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RFE/RL NEWSLINE Vol. 3, No. 217, Part II, 8 November 1999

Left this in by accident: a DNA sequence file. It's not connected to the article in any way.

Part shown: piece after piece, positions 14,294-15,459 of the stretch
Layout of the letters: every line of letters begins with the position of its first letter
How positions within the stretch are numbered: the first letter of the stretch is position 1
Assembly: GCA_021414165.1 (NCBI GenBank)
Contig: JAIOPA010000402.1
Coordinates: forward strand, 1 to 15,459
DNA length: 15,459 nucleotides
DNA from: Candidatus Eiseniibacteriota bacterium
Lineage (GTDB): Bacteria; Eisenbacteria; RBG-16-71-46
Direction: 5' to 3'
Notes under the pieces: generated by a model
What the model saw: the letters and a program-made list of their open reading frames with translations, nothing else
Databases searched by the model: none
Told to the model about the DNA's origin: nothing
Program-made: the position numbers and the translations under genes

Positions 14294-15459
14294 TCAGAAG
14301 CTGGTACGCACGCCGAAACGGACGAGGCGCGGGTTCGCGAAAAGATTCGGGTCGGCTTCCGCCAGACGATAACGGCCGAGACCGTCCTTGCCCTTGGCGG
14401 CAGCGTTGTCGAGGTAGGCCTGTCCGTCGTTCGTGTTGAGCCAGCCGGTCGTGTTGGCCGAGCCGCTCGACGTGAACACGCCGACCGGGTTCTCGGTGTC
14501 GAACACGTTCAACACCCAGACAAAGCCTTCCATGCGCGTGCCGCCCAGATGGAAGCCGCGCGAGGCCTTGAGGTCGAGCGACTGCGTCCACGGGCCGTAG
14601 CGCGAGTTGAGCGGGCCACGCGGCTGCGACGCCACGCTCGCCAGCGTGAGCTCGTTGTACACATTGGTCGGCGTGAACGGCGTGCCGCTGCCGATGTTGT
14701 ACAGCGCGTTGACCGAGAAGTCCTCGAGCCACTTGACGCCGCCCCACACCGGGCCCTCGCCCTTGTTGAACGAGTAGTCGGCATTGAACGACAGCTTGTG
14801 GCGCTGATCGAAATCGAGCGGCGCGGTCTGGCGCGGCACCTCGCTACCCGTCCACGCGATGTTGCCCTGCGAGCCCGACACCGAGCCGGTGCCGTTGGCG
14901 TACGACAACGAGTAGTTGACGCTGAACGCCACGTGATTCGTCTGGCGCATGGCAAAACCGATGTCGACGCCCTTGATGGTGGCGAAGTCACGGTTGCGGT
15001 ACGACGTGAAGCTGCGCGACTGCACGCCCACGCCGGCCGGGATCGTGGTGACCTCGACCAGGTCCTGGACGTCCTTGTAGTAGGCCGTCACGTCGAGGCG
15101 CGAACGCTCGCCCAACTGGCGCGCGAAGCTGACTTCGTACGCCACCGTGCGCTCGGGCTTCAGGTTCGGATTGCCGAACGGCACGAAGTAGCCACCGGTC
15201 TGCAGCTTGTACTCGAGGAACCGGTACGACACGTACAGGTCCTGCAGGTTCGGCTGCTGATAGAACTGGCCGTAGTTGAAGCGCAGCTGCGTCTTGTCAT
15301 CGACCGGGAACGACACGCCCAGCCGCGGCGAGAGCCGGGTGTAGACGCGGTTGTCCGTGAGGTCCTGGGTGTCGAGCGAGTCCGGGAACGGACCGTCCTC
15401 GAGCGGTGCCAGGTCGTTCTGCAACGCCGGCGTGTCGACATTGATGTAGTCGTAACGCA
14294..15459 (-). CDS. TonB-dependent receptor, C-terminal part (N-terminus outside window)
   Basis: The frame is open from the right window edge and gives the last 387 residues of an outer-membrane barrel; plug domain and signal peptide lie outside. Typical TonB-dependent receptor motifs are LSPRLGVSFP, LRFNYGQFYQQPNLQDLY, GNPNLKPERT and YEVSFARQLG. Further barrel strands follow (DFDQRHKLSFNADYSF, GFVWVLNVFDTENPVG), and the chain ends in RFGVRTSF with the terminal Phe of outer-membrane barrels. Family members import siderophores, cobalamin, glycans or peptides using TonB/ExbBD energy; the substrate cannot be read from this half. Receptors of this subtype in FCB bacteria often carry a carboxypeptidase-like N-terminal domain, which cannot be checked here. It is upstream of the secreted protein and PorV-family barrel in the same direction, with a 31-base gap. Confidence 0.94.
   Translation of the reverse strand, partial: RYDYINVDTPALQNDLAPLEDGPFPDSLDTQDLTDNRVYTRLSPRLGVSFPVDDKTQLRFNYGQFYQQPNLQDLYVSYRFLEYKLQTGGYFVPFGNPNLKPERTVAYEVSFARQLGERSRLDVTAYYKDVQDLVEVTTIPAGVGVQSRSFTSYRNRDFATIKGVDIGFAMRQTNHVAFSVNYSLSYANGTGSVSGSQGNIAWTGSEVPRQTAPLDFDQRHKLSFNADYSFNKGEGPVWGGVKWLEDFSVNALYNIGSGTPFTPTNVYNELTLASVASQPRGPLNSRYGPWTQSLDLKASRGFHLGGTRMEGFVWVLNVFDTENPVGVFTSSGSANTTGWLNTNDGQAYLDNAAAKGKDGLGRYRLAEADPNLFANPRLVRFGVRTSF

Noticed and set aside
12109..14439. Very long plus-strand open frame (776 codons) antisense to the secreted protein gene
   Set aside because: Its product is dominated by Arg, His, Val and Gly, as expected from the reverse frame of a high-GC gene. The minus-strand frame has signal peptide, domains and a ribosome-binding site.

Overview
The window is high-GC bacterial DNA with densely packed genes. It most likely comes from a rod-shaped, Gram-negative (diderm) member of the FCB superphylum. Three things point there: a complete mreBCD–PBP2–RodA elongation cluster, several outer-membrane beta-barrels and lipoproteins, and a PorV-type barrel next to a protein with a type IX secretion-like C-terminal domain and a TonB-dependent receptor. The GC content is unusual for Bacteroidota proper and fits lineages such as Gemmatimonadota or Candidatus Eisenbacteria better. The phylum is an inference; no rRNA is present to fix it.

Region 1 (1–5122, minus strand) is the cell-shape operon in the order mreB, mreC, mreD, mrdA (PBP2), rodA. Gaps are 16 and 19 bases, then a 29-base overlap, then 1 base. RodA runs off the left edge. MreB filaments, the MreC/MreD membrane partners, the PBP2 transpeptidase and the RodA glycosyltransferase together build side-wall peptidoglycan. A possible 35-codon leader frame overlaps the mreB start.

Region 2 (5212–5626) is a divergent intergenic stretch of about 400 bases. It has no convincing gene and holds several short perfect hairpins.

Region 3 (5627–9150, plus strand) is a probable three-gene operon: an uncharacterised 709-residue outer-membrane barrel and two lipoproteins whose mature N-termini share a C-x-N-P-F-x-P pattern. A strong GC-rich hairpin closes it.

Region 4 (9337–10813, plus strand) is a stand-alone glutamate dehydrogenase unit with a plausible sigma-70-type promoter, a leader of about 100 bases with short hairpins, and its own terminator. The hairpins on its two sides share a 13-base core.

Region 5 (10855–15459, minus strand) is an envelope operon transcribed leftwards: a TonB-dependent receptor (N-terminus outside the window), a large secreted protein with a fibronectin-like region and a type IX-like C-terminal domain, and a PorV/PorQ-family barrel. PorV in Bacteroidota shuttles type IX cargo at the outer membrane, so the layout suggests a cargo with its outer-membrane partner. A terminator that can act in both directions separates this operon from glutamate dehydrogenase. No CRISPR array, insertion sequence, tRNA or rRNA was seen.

___________________________________________________________ RFE/RL NEWSLINE Vol. 3, No. 217, Part II, 8 November 1999 A daily report of developments in Eastern and Southeastern Europe, Russia, the Caucasus and Central Asia prepared by the staff of Radio Free Europe/Radio Liberty. This is Part II, a compilation of news concerning Central, Eastern, and Southeastern Europe. Part I covers Russia, Transcaucasia and Central Asia and is distributed simultaneously as a second document. Back issues of RFE/RL Newsline and the OMRI Daily Digest are online at RFE/RL's Web site: http://www.rferl.org/newsline xxxxxxxxxxxxxxxxxxxxxxxxxxxxxxxxxxxxxxxxxxxxxxxxxxxxxxxx Headlines, Part II * UKRAINIANS STAGE RIVAL RALLIES TO MARK 1917 ANNIVERSARY * MONTENEGRO TAKES MEASURES FOR ECONOMIC STABILITY * ROMANIAN WORKERS RAID OFFICE OF BRASOV PREFECTURE xxxxxxxxxxxxxxxxxxxxxxxxxxxxxxxxxxxxxxxxxxxxxxxxxxxxxxxx EAST-CENTRAL EUROPE BELARUS MARKS ANNIVERSARY OF 1917 REVOLUTION. Some 10,000 people took part in a state-sponsored rally in Minsk on 7 November to mark the 82nd anniversary of the 1917 October revolution, which is observed as a state holiday in Belarus, Belapan reported. With the exception of parliamentary speaker Anatol Malafeyeu, a Soviet-era Belarusian Communist leader, no top officials took part in the demonstration. Participants carried placards reading "Long Live Socialism" and "Lenin, Stalin, Lukashenka." At a rally in Homel, police detained three oppositionists who tried to display slogans other than those officially approved. Other opposition activists, however, succeeded in displaying a quote from Lenin: "Russia Is a Prison of Nations." JM MINSK TO OBTAIN $60 MILLION FROM PRAGUE TO BUY GRAIN. Belarusian Premier Syarhey Linh told Belarusian Television on 7 November that the Czech Republic has agreed to provide Belarus with a $60 million loan "on favorable conditions" to buy some 500,000 tons of grain, including 40,000 tons of food grain. Owing to the poor harvest this year, Belarus has a grain shortfall of some 2 million tons. JM UKRAINIANS STAGE RIVAL RALLIES TO MARK 1917 ANNIVERSARY. Supporters of Ukrainian President Leonid Kuchma and his competitor in the 14 November presidential runoff, Communist Petro Symonenko, held rival demonstrations across Ukraine to mark the anniversary of the 1917 revolution and to back the presidential bids of both candidates. "In these elections, we should return power to the people...and change the country's ruinous socio-economic course," Symonenko told a 3,500-strong crowd of Communist supporters in Kyiv. "Some call [the 1917 revolution] the dawn of a new era and others--a coup marking the beginning of the long rule of dictatorship and violence.... A look at the past should prevent us from repeating tragic mistakes," Kuchma said on television. In Lviv, nationalists threw eggs and bags with paint at Communists and burned the flags of the Soviet Union and the Ukrainian SSR. JM BALTIC WOMEN RECEIVE FAR LOWER WAGES THAN MALE COUNTERPARTS. BNS reported that a Finnish Labor Ministry study on the Baltic States shows that women receive significantly lower wages than their male counterparts. The report noted that the discrepancy is largest in Estonia, where women's wages are on average 37 percent lower than men's. The discrepancy is 30 percent in Latvia and 23 percent in Lithuania. The study also showed that workers under the age of 30 in Latvia have the highest average income, while those aged 30-39 in both Estonia and Lithuania earn the most. MH CONFUSION CONTINUES OVER TALLINN MAYORAL VOTE. Juri Mois's election as mayor of Tallinn continues to cause confusion in the Estonian capital (see "RFE/RL Newsline," 5 November 1999). President Lennart Meri on 5 November reluctantly accepted Mois's resignation as interior minister, citing confusion over the mayoral election, BNS reported. The opposition in the Tallinn City Council called the vote illegal, as Mois failed to win an outright majority in the first round and won only in a second vote. And "Postimees" reported that parts of the transcript tape have since disappeared. Tarmo Loodus, who until recently was the mayor of Viljandi, has been nominated as interior minister. MH AHTISAARI DISCUSSES ESTONIAN LANGUAGE LAW. Finnish President Martti Ahtisaari, speaking in Tallinn at the conference "Estonia and the EU" on 5 November, stressed the importance for Estonia of a language law harmonized with EU norms, BNS and "Eesti Paevaleht" reported. Ahtisaari said that "it is extremely essential to businesses, foreign investors and also from the point of view of the state's development." Ahtisaari also praised the rapid pace of development in the Baltics, in particular, the high educational standards, the strong work motivation, and the fact that "mutual investment between the countries of northern Europe is growing." Finland currently holds the rotating presidency of the EU. MH NEW LITHUANIAN CABINET FORMED. Prime Minister Andrius Kubilius on 5 November submitted the list of new government ministers, and President Valdas Adamkus soon after issued a decree approving the new cabinet. The only changes are at the Economics and Finance Ministries, as former Economics Minister Eugenijus Maldeikis and Finance Minister Jonas Lionginas both resigned just ahead of Prime Minister Rolandas Paksas's resignation (see "RFE/RL Newsline," 19 October 1999). Kubilius nominated current parliamentary Foreign Affairs Committee chairman Vytautas Dudenas as finance minister and president of the computer firm Alna, Valentinas Milaknis, as economics minister. Justice Minister Gintaras Balciunas chose to remain in the cabinet and suspended his membership in the Center Union, which is now fully in opposition, ELTA reported. The government is scheduled to present its program to the parliament on 8 November. A vote is take place within a week. MH POLISH COALITION AGREES ON PRO-FAMILY TAX RELIEF. Freedom Union (UW) head Leszek Balcerowicz and Solidarity Electoral Action (AWS) leader Marian Krzaklewski agreed on 5 November to grant tax relief to the lowest-income families, PAP reported. The agreement paves the way for submitting a tax reform bill to the parliament. The aim of that reform is to reduce and change the current system of three income tax brackets of 19 percent, 29 percent, and 36 percent to one composed of two brackets of 18 percent and 28 percent in 2002. While the UW is pushing for reductions in income and corporate taxes, the AWS stresses the need for tax preferences for those who have both the lowest income and at least two children. The opposition Democratic Left Alliance and Peasant Party have criticized the Balcerowicz-proposed plan to reduce taxes for people with high incomes. JM CEI TO TAKE ACTIVE PART IN BALKAN STABILITY PACT. Meeting in Prague on 5 and 6 November, the premiers of the Central European Initiative issued a declaration saying the CEI intends to "actively participate" in the Stability Pact for Southeastern Europe, CTK and BTA reported. The CEI premiers expressed concern over continuing cases of ethnic violence and intolerance in Kosova. They emphasized the high priority of creating conditions for the free, safe, and voluntary return of all refugees to their homes. They noted their "concern" over the situation in the Yugoslav section of River Danube and the urgent necessity of removing from the river debris caused by the NATO bombings. And they called for the "prompt start" of EU accession talks with Bulgaria, Romania, and Slovakia." The CEI is composed 16 Western and Eastern European countries. MS. SUSPECT IN SLOVAK PRESIDENT'S SON ABDUCTION TURNS HIMSELF IN. Lubos Kosic, one of three suspects in the 1995 abduction of former President Michal Kovac's son, surrendered to the police on 5 November, SITA reported. The two other suspects, Martin Liesovsky and Miroslav Segita, had turned themselves in on 19 October, one day after Slovak police launched a national search for the three men. None of the suspects worked for the Slovak Intelligence Service (SIS), but the operation was led by a former SIS agent known as "Michal H, " who was detained in June after former SIS official Jaroslav Svechota gave testimony on the abduction. MS SLOVAK OPPOSITION 'MOVEMENT' TO BECOME 'PARTY.' The Movement for a Democratic Slovakia (HZDS) intends to transform itself into a political party at a HZDS congress in March 2000, CTK and SITA reported. Former Prime Minister Vladimir Meciar told a meeting of the HZDS leadership in Piestany on 6 November that the new party will be based "on four pillars--Christian, national, civic, and social." He said that as a party, the HZDS will be able to provide Slovakia's citizens with "a vision" for solving society's problems. Meciar harshly criticized Mikulas Dzurinda's cabinet, saying that after one year, its performance has exceeded "the gloomiest vision painted by the HZDS" after last year's parliamentary elections. MS HUNGARIAN COURT REINSTATES DISMISSED HEALTH FUND HEAD. The Budapest Metropolitan Court on 5 November ruled that the dismissal of Agnes Cser, former director-general of the National Health Insurance Fund was unlawful, Hungarian media report. The court ordered that she be reinstated. Cser was dismissed in July 1998, shortly after the new government took office. According to the court ruling, she was not offered a suitable post after her dismissal, despite the fact that such a post could have been offered her at some 150 state organizations. MSZ SOUTHEASTERN EUROPE KOSOVARS REBURY MASSACRE VICTIMS. Several hundred ethnic Albanians attended a reburial ceremony on 7 November for 46 people killed by Serbian forces in Stutica in April. The village, which is in the Drenica region west of Prishtina, was a stronghold of the former Kosova Liberation Army (UCK). PM KOSOVA SERBS MEET WITH RUSSIAN ENVOY. Father Sava, who is the spokesman for Kosovar Serb leader Archbishop Artemije, told visiting Russian Ambassador to the UN Sergei Lavrov that Kosova "is exposed to severe ethnic cleansing [and] to extreme ethnic discrimination, not only against Serbs but against all Slav-speaking people." Father Sava added that ethnic Albanian extremists also discriminate against other Albanians who do not hold nationalist views, AP reported on 7 November. Momcilo Trajkovic, who heads the Serbian National Council's Executive Board, told the Russian visitor that KFOR and the province's UN-backed administration have, in effect, become instruments of the Albanian nationalists. Lavrov also met with representatives of the Serbian government. PM KFOR TO STAY FOR UP TO 10 YEARS? Daan Everts, who is the OSCE's chief representative in Kosova, told a Dutch television station in The Hague on 7 November that peacekeepers will probably be needed in Kosova for up to another 10 years. He condemned increasing attacks on the Serbian and Roma minorities in the province. Everts also slammed what he called attempts to partition Kosova into northern and southern halves, RFE/RL's South Slavic Service reported. PM WHO TRIED TO BLOW UP KOSOVA RAILWAY BRIDGE? Unknown persons used up to 50 kilograms of explosives to damage a railway bridge near the divided city of Kosovska Mitrovica on 5 November. It is unclear who planted the charge, nor is it clear whether they intended to blow up a passenger train en route from Serbia or simply to damage the bridge, Reuters reported. UN spokesmen called the blast an act of sabotage. Spokesmen for local Serbs charged that ethnic Albanian nationalists set off the explosion. PM MONTENEGRIN PRESIDENT GETS WASHINGTON'S BACKING. Milo Djukanovic said in Podgorica on 7 November that he is pleased with the results of his recent trip to the U.S. Djukanovic stressed that he received pledges of $40 million in financial support so that he can carry out key reform projects, the Belgrade daily "Danas" reported. He added that his hosts endorsed his recent introduction of the German mark as legal tender alongside the Yugoslav dinar (see "RFE/RL Newsline," 5 November 1999). PM MONTENEGRO TAKES MEASURES FOR ECONOMIC STABILITY. Economics Minister Vojin Djukanovic said in Podgorica on 5 November that his country is moving toward a "single currency system, which means that the [Yugoslav] dinar may be taken out of circulation," Reuters reported. The following day, the monetary council decided to limit payments in dinars from Serbia to Montenegro to prevent the authorities in Belgrade from "undermining Montenegro's monetary stability" by flooding the republic with dinars. PM FIRST MONTENEGRIN SALARIES PAID IN MARKS. An unspecified number of civil servants received their pay in German marks on 6 November. The previous day, some 34.5 tons of German coins and banknotes arrived from Germany by air in the Croatian port of Dubrovnik. Two trucks with Montenegrin license plates then took the marks across the border into Montenegro, AP reported. PM SERBIAN OPPOSITION LEADERS PLEASED WITH U.S. VISIT. Democratic Party leader Zoran Djindjic said in Belgrade on 5 November that he and several fellow opposition leaders "achieved every point" on their agenda during their recent visit to Washington, AP reported. He noted that he and his colleagues received pledges of $1 billion in aid for Serbia once democratic changes take place there. PM MYSTERY DEATH OF SERBIAN OPPOSITION FIGURE. In Belgrade on 6 November, Djindjic demanded that the authorities "conduct a detailed investigation" into the recent death of his aide Branko Vasiljevic. Djindjic noted that the dead man's "only business was politics," AP reported. Police officials previously said that they are treating the case as suicide. Vasiljevic was shot in the back of the head. PM SERBIAN STUDENTS CALL FOR BOYCOTT OF CLASSES. Vukasin Petrovic, who heads the Otpor (Resistance) student movement, said in Belgrade on 7 November that his organization will hold a large protest on 9 November. He added that Otpor's goal is to launch a boycott of classes by all university students with the aim of bringing down the government. Petrovic said that his group will stage joint protests with other opposition organizations only if the demonstrations are endorsed by all opposition parties. In Nis, representatives of Otpor signed a joint declaration with several opposition parties. Vuk Draskovic's Serbian Renewal Movement did not endorse the document. PM TUDJMAN GIVES GO-AHEAD TO CROATIAN ELECTIONS. Croatian President Franjo Tudjman issued a document from his Zagreb hospital bed on 6 November announcing that parliamentary elections will take place on 22 December. The previous day, the upper house of the legislature endorsed new electoral legislation (see "RFE/RL Balkan Report," 2 November 1999). The Croatian government, for its part, rejected EU criticism of the electoral law. PM SPECULATION CONTINUES OVER TUDJMAN'S HEALTH. Tudjman's doctors said in a statement on 6 November that the Croatian president remains under intensive care following recent emergency surgery for what was officially described as a perforated large intestine. The doctors previously said that the president is suffering from complications. Tudjman is widely believed to have been suffering from cancer for at least two years. Zagreb's independent "Jutarnji list" wrote on 8 November that the authorities have not informed the public very well about Tudjman's condition. As a result, speculation about his health and its impact on his political future has been rife, the daily noted (see "RFE/RL Newsline," 5 November 1999). PM ALBANIAN GOVERNMENT WINS VOTE OF CONFIDENCE. Prime Minister Ilir Meta's new cabinet won a vote of confidence in the parliament on 5 November. Meta told legislators that his approach in governing will be pragmatic and that he will continue the fight against corruption and crime. Six legislators from the opposition Democratic Party defied party leader Sali Berisha's call for a boycott and attended the session. Berisha demands new elections (see "RFE/RL Newsline," 5 November 1999). PM ROMANIAN WORKERS RAID OFFICE OF BRASOV PREFECTURE. Thousands of workers from the state-owned Roman truckmaker in Brasov raided the building of the local prefecture on 5 November to protest layoffs and unfulfilled promises of wage increases, an RFE/RL correspondent in Brasov reported. Some 1,800 employees of the company, which has large debts, have been made redundant, while another 2,600 are to be laid off next year. Owing to the company's poor performance, a June 1999 agreement with the government providing for a 15 percent wage hike in October and November has not been implemented. The Brasov mayor has banned any further demonstrations. Seventeen policemen were injured in the riots. A team from the Bucharest Prosecutor General's Office has opened an investigation into the incident. So far one person has been arrested and 20 detained for questioning. MS ROMANIAN PREMIER VISITS RFE/RL HEADQUARTERS. Radu Vasile, who attended the CEI summit in Prague (see above), said on 6 November that the meeting's most important result from a Romanian perspective was the consensus reached on the need to remove debris from the River Danube and reopen it for navigation. Vasile made the comment during a visit to RFE/RL headquarters in Prague. He said he wanted to "pay his respects" to RFE/RL for its work in the past as well as in the present. MS ROMANIAN MINORITIES MINISTER PROTESTS PLANNED ANTONESCU STATUE. Peter Eckstein Kovacs said he learned "with indignation" about the decision of the Cluj city council to erect a statue commemorating wartime leader and convicted war criminal Marshal Ion Antonescu (see "RFE/RL Newsline," 1 November 1999). In a facsimile dated 2 November, a copy of which was obtained by RFE/RL, Eckstein Kovacs said the decision is "an insult" to the memory of Jews and Roma killed or persecuted under Antonescu's rule "solely" on grounds of their ethnicity or nationality. He appealed to the city council to reconsider its decision, saying that "otherwise" he will demand that the "responsible state authorities" annul it for violating several laws. MS MOLDOVAN GOVERNMENT ABOUT TO BE DISMISSED. A 5 November no confidence motion backed by a majority of 52 deputies is likely to trigger the government's dismissal when the legislature meets again on 9 November, RFE/RL's Chisinau bureau reported. The motion was supported by the Communists, the Popular Front, and five independent deputies who had recently left the For a Democratic and Prosperous Moldova Bloc. Also on 5 November, the parliament again rejected the government's bill to privatize Moldova's two main industries--wine and tobacco. IMF representative to Chisinau Hassan Al-Atrash said the decision means the fund will now freeze loans to Moldova. He said the World Bank and the EU are likely to follow the IMF, meaning that Moldova will forfeit some $150 million in loans next year. MS CEI TO SEND MISSION TO MOLDOVA. The CEI summit in Prague on 6 November approved a proposal by Czech President Vaclav Havel, whose country holds the organization's rotating chairmanship, to send a fact-finding mission to Moldova, CTK reported. The mission is to explore possibilities for a peaceful solution of the conflict with the separatist authorities in Tiraspol and for the withdrawal of Russian troops from the country. On 7 November, separatist leader Igor Smirnov met with Premier Vladimir Putin in Moscow to discuss the conflict with Chisinau and the proposed withdrawal from the Transdniester of the Russian contingent, Romanian radio reported. MS BULGARIA, ROMANIA FAIL TO AGREE ON RIVER DANUBE BRIDGE. Meeting in Borovets on 5 November, Presidents Petar Stoyanov and Emil Constantinescu again failed to reach agreement over the location of a second bridge over the River Danube, BTA reported. Constantinescu said the meeting was "not confrontational" and that Romania would be willing to consider an option whereby the country disadvantaged by the location of the bridge would receive compensation from the EU. Romanian Premier Radu Vasile, speaking in Bucharest the same day, said that compensation could come in the form of "free of charge or token price" transit of Romanian electricity deliveries to Greece and Turkey via Bulgaria. Reflecting the irritation of Bulgarians at Romania's position, the Bulgarian daily "Demokratsiya" on 6 November ran the headline "Let Us Build a Bridge Over, or a Tunnel Under, Romania." MS xxxxxxxxxxxxxxxxxxxxxxxxxxxxxxxxxxxxxxxxxxxxxxxxxxxxxxxx Copyright (c) 1999 RFE/RL, Inc. All rights reserved. xxxxxxxxxxxxxxxxxxxxxxxxxxxxxxxxxxxxxxxxxxxxxxxxxxxxxxxx HOW TO SUBSCRIBE Send an email to firstname.lastname@example.org with the word subscribe as the subject of the message. 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